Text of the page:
Marginal zinc deficiency in older adults: responsiveness of zinc status indicators.
OBJECTIVE: Suspicions that mild zinc deficiency is common among the elderly cannot be confirmed or refuted because definitive indicators of zinc status are lacking. The goal of this study was to document the clinical responsiveness of parameters of zinc status in a group of older adults consuming a carefully controlled diet: first moderately low in zinc (3.97 mg/day for 15 days) and then high in zinc (28.19 mg/day for 6 days). METHODS: Fifteen older adults (mean age = 66.6 yrs) volunteered to consume a marginally zinc-deficient diet for 15 days followed by 6 days of zinc repletion. Plasma concentrations of erythrocyte metallothionein and the enzyme 5'-nucleotidase, as well as levels of zinc, alkaline phosphatase, copper and ceruloplasmin were measured before and after zinc depletion and repletion. RESULTS: Plasma zinc levels were not altered during the study. Alkaline phosphatase (AP) values did not change in the expected direction, although a small decrease in AP following zinc repletion was statistically significant. Erythrocyte metallothionein results followed a pattern similar to that of alkaline phosphatase, little change, but a small, statistically significant drop after zinc repletion. As expected, there were no diet-associated changes in plasma copper and ceruloplasmin levels. In contrast, plasma concentrations of the enzyme 5'-nucleotidase decreased (p < 0.01) from 2.7 +/- 0.5 to 1.1 +/- 0.5 U during zinc depletion and increased (p < 0.05) to 2.2 +/- 0.4 U after 6 days of repletion. CONCLUSIONS: Mild zinc deficiency is difficult to detect. In this study, traditional indicators such as plasma zinc and alkaline phosphatase did not change as would be expected in response to alterations in zinc intake. Likewise, erythrocyte metallothionein did not respond to altered zinc intakes as expected but this factor may reflect long-standing or more severe zinc depletion and thus requires additional study. Activity of the enzyme 5'-nucleotidase appears responsive to acute changes in zinc intake; however, more work is needed to define how well these activities will reflect zinc intake in other types of subjects.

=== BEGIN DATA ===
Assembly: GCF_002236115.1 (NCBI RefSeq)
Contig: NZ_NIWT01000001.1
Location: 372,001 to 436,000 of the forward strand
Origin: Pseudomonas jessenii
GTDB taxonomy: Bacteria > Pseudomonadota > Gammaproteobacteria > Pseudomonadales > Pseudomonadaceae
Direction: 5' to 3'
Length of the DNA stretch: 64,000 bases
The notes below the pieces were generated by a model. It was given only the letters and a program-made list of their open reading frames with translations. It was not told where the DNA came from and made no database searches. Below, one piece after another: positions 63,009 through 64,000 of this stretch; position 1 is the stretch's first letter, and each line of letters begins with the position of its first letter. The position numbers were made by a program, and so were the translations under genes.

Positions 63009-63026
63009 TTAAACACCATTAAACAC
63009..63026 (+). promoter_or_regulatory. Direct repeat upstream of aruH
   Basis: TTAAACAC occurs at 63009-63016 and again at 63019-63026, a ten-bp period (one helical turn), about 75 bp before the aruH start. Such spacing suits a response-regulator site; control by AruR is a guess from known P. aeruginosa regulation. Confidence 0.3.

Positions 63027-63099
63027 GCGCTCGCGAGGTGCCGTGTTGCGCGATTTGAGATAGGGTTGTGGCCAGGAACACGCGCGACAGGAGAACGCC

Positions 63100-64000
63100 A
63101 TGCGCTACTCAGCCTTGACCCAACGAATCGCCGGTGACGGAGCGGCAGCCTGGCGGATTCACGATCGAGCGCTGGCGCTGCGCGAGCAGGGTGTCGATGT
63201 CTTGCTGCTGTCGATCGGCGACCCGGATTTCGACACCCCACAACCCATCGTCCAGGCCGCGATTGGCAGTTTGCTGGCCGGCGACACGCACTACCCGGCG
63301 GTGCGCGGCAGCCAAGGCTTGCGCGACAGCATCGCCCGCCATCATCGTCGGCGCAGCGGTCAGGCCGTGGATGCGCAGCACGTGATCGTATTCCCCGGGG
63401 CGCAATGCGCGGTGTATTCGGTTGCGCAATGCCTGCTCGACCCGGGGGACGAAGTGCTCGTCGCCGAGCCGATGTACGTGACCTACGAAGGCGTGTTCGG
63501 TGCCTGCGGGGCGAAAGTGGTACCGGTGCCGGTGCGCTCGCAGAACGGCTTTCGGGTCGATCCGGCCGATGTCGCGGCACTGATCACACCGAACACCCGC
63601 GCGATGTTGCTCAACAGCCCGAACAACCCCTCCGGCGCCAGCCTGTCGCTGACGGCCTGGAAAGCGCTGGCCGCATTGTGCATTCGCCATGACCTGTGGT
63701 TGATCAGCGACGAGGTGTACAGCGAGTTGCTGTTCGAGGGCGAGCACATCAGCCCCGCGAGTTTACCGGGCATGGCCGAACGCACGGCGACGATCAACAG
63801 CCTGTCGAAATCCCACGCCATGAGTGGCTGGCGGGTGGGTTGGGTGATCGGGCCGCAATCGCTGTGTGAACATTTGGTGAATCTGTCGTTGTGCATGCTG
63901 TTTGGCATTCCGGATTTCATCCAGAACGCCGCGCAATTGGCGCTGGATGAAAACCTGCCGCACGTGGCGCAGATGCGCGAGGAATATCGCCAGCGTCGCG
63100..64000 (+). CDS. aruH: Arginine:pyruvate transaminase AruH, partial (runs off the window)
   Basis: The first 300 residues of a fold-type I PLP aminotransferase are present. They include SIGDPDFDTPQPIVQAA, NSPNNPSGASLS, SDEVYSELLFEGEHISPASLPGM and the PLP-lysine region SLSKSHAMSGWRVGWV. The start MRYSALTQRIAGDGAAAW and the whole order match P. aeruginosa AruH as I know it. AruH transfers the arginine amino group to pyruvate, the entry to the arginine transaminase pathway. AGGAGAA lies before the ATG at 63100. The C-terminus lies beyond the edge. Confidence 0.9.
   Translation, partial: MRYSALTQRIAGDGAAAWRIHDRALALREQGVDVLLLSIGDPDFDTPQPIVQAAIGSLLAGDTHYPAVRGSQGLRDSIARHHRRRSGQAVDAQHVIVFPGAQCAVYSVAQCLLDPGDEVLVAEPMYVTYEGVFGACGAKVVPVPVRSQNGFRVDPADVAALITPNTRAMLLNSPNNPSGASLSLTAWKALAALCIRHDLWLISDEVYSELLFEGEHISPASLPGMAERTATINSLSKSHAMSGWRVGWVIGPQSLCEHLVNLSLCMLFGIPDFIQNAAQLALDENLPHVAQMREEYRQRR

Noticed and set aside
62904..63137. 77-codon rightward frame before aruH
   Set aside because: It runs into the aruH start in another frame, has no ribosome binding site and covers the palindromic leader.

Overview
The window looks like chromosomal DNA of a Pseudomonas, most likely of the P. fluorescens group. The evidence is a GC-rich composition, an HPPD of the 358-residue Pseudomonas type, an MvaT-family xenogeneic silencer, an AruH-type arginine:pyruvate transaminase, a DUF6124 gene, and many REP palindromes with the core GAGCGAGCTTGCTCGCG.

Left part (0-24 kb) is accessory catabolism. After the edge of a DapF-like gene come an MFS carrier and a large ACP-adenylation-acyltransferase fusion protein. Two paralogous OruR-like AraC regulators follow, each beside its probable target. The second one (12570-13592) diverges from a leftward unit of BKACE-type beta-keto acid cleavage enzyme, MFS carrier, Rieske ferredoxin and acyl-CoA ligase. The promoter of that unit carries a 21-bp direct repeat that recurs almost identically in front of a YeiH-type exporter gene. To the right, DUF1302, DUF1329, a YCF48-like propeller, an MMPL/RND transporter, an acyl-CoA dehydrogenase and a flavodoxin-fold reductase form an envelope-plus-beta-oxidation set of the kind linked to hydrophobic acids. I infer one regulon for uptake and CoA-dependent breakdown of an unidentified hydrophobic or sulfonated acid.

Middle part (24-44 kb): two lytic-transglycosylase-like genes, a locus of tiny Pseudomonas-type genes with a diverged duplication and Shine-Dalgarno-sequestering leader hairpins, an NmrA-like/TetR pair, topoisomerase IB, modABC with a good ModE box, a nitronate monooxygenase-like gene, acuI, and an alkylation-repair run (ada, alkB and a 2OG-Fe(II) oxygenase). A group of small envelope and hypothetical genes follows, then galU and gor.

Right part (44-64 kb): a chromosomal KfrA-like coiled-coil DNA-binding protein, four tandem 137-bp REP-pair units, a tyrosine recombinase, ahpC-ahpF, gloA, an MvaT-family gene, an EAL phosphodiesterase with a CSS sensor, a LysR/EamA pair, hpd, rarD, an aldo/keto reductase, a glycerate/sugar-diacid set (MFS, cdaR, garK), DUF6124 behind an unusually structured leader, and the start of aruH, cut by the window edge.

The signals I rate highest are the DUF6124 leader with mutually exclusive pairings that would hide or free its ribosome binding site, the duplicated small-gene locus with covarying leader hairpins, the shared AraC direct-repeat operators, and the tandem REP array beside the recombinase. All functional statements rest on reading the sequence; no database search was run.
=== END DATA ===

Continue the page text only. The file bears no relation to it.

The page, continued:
Bales, CW; DiSilvestro, RA; Currie, KL; Plaisted, CS; Joung, H; Galanos, AN; Lin, PH
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